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According to this paper, which discusses a nondeterministic extension of the Strong Exponential Time Hypothesis (SETH), "[…] Williams has recently shown related hypotheses about Merlin-Arthur complexity of k-TAUT are false". However, that paper only cites a personal communication.

How is the MA version of SETH proven to be false?

I suspect that it involves algebrizing the formula, but do not have any further idea.

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  • $\begingroup$ Could you post the document if you get a response? $\endgroup$ – user34945 Nov 10 '15 at 16:45
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    $\begingroup$ A paper is coming soon. Thanks for your patience. $\endgroup$ – Ryan Williams Nov 10 '15 at 17:11
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    $\begingroup$ Actually I will say that what I prove is much stronger than: "there is a $1.9^n$ time Merlin-Arthur protocol for refuting k-TAUT", i.e., unsatisfiable k-CNF formulas. You can get about $2^{n/2}$ time for refuting any UNSAT circuit of sublinear depth, as far as I can tell. But as I said, the paper is coming soon. $\endgroup$ – Ryan Williams Nov 10 '15 at 22:14
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    $\begingroup$ Possibly silly question, is that result (essentially) moving towards the idea: the conjectures "NSETH" and "k-TAUT requires exponential size circuits" are mutually exclusive? Or does the PRG construction easily eat up any potential gap between the MA and NP complexity of k-TAUT? $\endgroup$ – Joe Bebel Nov 11 '15 at 9:42
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    $\begingroup$ Not a silly question! Short answer is that I don't know yet. $\endgroup$ – Ryan Williams Nov 12 '15 at 1:48
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You can find a preprint by following this link http://eccc.hpi-web.de/report/2016/002/

EDIT (1/24) By request, here is a quick summary, taken from the paper itself, but glossing over many things. Suppose Merlin can prove to Arthur that for a $k$-variable arithmetic circuit $C$, its value on all points in $\{0,1\}^k$ is a certain table of $2^k$ field elements, in time about $(s + 2^k) \cdot d$, where $s$ is the size of $C$ and $d$ is the degree of the polynomial computed by $C$. (We call this a "short non-interactive proof of batch evaluation" --- evaluating $C$ on many assignments.)

Then Merlin can solve $\#$SAT for Arthur as follows. Given a CNF $F$ on $n$ variables and $m$ clauses, Merlin and Arthur first construct an arithmetic circuit $C$ on $n/2$ variables of degree at most $mn$, size about $mn \cdot 2^{n/2}$, which takes a sum over all assignments to the first $n/2$ variables of the CNF $F$ (adding a $1$ to the sum when $F$ is true, and $0$ when it's false). Using the batch evaluation protocol, Merlin can then prove that $C$ takes on $2^{n/2}$ particular values on all its $2^{n/2}$ Boolean assignments, in about $2^{n/2} poly(n,m)$ time. Summing up all those values, we get the count of the SAT assignments to $F$.

Now we say at a high level how to do the batch evaluation protocol. We want the proof to be a succinct representation of the circuit $C$ that is both easy to evaluate on all of the $2^k$ given inputs, and also easy to verify with randomness. We set the proof to be a univariate polynomial $Q(x)$ defined over a sufficiently large extension field of the base field $K$ (of characteristic at least $2^n$ for our application), where $Q(x)$ has degree about $2^k \cdot d$, and $Q$ ``sketches'' the evaluation of the degree-$d$ arithmetic circuit $C$ over all $2^k$ assignments. The polynomial $Q$ satisfies two conflicting conditions:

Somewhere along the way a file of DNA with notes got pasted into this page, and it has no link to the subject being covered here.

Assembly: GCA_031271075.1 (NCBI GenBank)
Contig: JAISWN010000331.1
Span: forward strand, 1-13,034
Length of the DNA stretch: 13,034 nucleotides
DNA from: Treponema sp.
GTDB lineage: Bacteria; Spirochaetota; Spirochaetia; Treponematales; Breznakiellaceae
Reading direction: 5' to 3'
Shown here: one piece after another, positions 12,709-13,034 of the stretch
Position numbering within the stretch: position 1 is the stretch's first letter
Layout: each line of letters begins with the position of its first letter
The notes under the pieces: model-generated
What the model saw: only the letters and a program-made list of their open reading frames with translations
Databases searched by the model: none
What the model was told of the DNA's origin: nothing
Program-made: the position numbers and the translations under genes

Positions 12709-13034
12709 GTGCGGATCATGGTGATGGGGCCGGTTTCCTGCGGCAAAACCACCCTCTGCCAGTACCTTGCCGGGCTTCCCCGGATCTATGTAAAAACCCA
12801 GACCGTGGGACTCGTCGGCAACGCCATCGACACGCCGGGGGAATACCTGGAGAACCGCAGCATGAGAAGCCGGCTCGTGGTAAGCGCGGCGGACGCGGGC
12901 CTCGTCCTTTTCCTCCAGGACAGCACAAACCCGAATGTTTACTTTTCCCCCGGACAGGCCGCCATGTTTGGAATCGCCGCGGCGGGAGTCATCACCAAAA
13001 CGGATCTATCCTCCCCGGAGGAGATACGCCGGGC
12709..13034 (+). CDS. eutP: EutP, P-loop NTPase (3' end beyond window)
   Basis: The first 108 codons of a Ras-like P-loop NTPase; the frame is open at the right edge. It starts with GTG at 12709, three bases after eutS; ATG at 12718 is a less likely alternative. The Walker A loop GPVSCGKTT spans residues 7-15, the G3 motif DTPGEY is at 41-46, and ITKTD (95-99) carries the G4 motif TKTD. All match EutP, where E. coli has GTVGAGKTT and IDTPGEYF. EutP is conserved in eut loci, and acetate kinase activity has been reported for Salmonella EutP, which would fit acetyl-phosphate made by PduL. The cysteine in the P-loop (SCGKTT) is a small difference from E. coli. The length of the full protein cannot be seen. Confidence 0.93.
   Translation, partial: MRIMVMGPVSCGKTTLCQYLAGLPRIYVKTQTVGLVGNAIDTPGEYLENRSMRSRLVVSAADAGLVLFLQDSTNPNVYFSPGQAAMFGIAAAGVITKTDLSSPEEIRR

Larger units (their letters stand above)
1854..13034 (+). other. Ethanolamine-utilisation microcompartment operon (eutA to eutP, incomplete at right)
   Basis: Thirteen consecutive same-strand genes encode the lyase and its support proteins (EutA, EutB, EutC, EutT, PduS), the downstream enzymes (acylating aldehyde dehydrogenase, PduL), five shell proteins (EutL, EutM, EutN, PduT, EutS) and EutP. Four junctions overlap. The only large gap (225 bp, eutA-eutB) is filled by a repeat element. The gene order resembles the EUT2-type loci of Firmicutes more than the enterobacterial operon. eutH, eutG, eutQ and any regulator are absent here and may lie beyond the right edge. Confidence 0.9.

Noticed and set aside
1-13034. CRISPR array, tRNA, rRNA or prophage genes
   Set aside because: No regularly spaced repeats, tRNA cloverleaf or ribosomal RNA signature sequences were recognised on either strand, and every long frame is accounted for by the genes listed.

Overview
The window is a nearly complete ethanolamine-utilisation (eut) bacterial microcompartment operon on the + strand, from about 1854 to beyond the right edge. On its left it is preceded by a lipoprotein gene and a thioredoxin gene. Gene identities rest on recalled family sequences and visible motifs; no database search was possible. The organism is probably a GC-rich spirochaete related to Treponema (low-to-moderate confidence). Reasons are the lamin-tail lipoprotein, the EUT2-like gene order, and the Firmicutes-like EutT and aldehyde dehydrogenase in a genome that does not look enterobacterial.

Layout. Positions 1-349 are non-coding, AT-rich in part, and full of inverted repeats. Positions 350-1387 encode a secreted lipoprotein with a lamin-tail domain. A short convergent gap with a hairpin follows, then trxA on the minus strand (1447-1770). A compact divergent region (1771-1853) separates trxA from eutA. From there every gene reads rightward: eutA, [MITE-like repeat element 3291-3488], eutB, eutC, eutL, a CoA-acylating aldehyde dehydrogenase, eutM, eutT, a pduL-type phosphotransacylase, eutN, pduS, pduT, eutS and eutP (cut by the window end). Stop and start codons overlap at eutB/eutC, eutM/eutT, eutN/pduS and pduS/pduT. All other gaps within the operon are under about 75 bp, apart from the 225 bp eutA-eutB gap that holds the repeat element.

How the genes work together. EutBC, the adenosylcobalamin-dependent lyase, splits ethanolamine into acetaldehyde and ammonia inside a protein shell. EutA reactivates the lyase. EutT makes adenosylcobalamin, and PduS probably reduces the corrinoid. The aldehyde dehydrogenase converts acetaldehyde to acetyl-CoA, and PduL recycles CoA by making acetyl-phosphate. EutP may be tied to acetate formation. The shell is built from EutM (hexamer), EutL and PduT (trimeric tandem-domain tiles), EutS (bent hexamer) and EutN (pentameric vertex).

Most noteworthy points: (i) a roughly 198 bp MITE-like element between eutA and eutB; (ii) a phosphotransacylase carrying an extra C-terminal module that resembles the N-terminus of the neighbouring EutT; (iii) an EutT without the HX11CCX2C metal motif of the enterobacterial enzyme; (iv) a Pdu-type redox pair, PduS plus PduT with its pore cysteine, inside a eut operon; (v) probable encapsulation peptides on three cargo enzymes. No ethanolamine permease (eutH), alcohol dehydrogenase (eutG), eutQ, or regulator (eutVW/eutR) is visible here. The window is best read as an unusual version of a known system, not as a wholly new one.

• The verifier can use the sketch $Q$ to efficiently produce the truth table of $C$. In particular, for some explicitly known $\alpha_i$ from the extension of $K$, we want $(Q(\alpha_0), Q(\alpha_1),\ldots,Q(\alpha_K)) = (C(a_1),\ldots,C(a_{2^K}))$, where $a_i$ is the $i$th Boolean assignment to the $k$ variables of $C$ (under some ordering on assignments).

  • The verifier can check that $Q$ is a faithful representation of $C$'s behavior on all $2^k$ Boolean assignments, in about $2^k + s$ time, with randomness. This basically becomes a univariate polynomial identity test.

The construction of $Q$ uses an interpolation trick originating from the holographic proofs, where multivariate expressions can be efficiently ``expressed'' as univariate ones. Both of the two items utilize fast algorithms for manipulating univariate polynomials.

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  • $\begingroup$ In the centered portion (near the top) of part 2 on page 6, it looks like R(x) should be replaced with R(r). ​ ​ $\endgroup$ – user6973 Jan 20 '16 at 5:46
  • $\begingroup$ Please send comments on the manuscript to me directly; I don't check stackexchange every day. Thanks. $\endgroup$ – Ryan Williams Jan 20 '16 at 8:06
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    $\begingroup$ Could you summarize the main idea of the paper, in order to provide a more self contained answer, and possibly protect against bit-rot? $\endgroup$ – cody Jan 21 '16 at 23:15

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